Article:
PositiveThe New York Times Book ReviewZuckerman says he became fixated with cracking the Simons code. And though he doesn’t entirely succeed, he divulges much more than anyone has before. More important, despite the tendency to dot his book with such daunting phrases as \'combinatorial game theory\' and \'stochastic equations,\' he tells a surprisingly captivating story. It turns out that a firm like Renaissance, filled with nerdy academics trying to solve the market’s secrets, is way more interesting than your typical greed-is-good hedge fund ... Zuckerman does a fine job of bringing not just Simons to life but most of the other \'quants\' who played key roles in creating Renaissance’s system.
RaveThe New York Times Book ReviewA grand, sweeping narrative of immense scope and power, the book describes a world that long ago receded from memory: the West after World War I, a time of economic fragility, of bubbles followed by busts and of a cascading series of events that led to the Great Depression ... The decision to build “Lords of Finance” around these four men is a brilliant conceit ... Because much of the book concerns decisions, for instance, to raise or lower interest rates, you need great characters to pull the story along, and Ahamed not only has them but also knows how to make them come alive ... Lords of Finance poses an unsettling question. Do we really understand the workings of that delicate machine any better than our forebears did? Or do we only think we do?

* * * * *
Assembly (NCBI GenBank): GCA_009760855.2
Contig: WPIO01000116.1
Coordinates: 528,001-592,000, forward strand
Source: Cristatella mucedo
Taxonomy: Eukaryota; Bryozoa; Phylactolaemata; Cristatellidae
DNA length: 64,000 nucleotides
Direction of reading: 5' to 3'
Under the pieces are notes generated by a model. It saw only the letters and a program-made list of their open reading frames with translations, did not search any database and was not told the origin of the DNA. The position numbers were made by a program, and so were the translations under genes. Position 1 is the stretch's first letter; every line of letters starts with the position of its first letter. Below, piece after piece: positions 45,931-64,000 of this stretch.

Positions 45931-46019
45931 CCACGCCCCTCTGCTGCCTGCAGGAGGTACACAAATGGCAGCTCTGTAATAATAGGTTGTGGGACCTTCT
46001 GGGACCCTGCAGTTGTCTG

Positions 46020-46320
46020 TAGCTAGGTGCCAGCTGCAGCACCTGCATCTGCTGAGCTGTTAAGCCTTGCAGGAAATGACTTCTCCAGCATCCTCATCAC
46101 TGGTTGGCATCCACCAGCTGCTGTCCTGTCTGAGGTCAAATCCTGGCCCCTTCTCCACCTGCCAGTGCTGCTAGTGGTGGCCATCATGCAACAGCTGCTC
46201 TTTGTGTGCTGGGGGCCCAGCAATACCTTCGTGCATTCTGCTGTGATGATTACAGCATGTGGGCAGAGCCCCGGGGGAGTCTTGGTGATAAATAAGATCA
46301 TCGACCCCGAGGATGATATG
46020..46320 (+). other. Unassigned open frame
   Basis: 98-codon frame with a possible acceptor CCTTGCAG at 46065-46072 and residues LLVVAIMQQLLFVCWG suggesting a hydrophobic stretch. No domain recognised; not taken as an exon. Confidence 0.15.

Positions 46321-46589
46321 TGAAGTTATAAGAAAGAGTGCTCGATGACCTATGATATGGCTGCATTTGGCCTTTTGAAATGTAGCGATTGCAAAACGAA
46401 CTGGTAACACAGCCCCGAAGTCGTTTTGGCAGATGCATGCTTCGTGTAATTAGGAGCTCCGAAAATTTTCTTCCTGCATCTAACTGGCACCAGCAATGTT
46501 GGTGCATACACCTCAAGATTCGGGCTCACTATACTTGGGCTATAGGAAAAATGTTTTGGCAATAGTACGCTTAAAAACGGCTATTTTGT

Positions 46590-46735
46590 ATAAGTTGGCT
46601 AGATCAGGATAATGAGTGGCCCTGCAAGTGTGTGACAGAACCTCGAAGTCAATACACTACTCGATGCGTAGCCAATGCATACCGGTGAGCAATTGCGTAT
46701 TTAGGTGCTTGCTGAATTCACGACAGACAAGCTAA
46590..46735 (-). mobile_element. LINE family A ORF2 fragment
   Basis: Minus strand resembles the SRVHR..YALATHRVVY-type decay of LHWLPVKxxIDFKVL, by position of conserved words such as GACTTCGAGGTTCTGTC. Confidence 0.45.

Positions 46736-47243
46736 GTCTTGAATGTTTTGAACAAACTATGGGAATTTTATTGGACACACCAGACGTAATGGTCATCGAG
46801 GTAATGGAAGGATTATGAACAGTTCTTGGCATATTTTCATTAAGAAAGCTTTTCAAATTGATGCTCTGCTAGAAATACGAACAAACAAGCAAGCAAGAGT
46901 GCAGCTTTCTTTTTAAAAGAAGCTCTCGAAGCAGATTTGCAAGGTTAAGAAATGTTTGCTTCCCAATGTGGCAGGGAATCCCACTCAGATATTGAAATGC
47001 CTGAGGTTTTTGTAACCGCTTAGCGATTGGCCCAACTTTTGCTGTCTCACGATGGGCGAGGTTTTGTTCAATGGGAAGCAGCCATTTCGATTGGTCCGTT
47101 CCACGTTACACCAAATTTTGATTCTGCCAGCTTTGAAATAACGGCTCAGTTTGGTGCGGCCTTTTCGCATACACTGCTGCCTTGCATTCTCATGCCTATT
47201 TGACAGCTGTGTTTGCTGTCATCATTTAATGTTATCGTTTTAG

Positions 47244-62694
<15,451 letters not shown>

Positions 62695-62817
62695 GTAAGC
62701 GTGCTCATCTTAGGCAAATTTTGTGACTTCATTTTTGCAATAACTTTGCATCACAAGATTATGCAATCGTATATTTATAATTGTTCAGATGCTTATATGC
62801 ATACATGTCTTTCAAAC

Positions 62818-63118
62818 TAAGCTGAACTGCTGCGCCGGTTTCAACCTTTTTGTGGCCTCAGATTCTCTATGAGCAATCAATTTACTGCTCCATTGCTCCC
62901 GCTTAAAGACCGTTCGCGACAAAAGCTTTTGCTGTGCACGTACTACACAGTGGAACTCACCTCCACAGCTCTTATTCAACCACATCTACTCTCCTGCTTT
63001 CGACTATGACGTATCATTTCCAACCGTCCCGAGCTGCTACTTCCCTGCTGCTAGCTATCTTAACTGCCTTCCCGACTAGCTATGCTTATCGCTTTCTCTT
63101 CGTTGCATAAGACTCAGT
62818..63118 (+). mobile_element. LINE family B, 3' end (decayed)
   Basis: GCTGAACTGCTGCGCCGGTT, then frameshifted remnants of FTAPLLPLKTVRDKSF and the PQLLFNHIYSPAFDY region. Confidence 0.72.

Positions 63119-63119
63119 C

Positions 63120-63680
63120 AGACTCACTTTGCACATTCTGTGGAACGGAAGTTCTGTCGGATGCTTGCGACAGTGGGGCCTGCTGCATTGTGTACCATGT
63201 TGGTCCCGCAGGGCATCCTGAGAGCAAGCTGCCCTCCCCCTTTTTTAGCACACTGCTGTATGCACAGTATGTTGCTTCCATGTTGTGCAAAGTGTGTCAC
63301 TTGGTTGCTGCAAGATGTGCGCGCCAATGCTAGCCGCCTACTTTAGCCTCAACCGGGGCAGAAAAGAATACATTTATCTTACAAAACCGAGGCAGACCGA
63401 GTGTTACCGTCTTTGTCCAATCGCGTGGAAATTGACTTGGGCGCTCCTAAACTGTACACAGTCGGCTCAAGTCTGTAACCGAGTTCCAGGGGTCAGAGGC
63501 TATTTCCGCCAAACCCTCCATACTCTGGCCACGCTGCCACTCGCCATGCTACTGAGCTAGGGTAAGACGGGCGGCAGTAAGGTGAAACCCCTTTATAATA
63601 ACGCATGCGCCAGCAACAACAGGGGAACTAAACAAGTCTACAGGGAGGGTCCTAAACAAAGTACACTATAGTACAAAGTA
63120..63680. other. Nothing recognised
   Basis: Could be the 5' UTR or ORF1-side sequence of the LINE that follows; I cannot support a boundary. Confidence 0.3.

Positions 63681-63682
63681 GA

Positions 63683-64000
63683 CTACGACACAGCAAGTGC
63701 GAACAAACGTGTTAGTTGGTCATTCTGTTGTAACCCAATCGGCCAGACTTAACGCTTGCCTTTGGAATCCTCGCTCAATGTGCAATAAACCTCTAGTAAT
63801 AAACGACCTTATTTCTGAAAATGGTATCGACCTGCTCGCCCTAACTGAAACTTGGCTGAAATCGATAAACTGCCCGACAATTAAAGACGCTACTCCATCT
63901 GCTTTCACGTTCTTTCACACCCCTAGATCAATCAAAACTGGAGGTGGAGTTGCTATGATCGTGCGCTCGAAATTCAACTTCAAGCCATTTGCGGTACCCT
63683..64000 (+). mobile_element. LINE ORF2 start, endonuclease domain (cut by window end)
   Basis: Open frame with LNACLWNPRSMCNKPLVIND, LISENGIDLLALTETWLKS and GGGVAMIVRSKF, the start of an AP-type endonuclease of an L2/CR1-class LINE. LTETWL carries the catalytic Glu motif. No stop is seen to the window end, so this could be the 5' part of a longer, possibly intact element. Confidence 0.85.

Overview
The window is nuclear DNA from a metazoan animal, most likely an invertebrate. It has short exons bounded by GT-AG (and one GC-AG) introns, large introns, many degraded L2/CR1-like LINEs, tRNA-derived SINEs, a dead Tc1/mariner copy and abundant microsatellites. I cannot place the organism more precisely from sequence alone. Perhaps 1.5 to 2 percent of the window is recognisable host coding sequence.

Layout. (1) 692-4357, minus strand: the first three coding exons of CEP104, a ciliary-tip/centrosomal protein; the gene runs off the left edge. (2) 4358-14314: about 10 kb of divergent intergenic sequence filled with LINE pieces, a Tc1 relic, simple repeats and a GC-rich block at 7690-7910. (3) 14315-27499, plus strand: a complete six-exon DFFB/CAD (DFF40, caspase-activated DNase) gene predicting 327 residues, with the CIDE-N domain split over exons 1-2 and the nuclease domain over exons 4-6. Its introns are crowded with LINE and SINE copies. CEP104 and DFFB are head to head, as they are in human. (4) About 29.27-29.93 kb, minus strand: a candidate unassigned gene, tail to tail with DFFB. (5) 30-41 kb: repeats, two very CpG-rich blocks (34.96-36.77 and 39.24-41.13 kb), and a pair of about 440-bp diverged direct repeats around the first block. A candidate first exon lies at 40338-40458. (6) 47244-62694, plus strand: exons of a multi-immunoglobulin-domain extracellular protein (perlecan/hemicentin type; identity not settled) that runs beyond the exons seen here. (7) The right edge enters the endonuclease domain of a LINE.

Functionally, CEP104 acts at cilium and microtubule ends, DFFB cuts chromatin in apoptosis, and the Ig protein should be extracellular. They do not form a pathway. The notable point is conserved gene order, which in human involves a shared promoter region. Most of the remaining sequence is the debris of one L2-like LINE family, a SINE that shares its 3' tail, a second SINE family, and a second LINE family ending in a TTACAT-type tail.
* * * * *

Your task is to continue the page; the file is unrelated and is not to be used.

PanThe Washington PostThe New York Times Magazine’s chief national correspondent has a book-reporting strategy that consists of attending events (Tim Russert’s funeral; an NFL owners meeting), hanging around the periphery and writing what he sees, with plenty of snark and personal asides for good measure. He’s a good enough writer to keep you from wanting to throw the book against the nearest wall. But if you look closely, you’ll realize he has nothing to say ... He spent four years going to football games, interviewing owners and various NFL pooh-bahs, attending draft days and owners meetings, and writing a more than 350-page book, and he’s punting? He is, and he does ... Leibovich tackles the concussion issue by going to Hall of Fame ceremonies and talking to retired players about their physical and mental problems. Nothing wrong with that, except that the serious discussion is overwhelmed by pages of pointless narration. At the 2017 Super Bowl, Leibovich describes the parties he went to ... To be blunt, I learned nothing about the state of pro football from reading Big Game that I didn’t already know.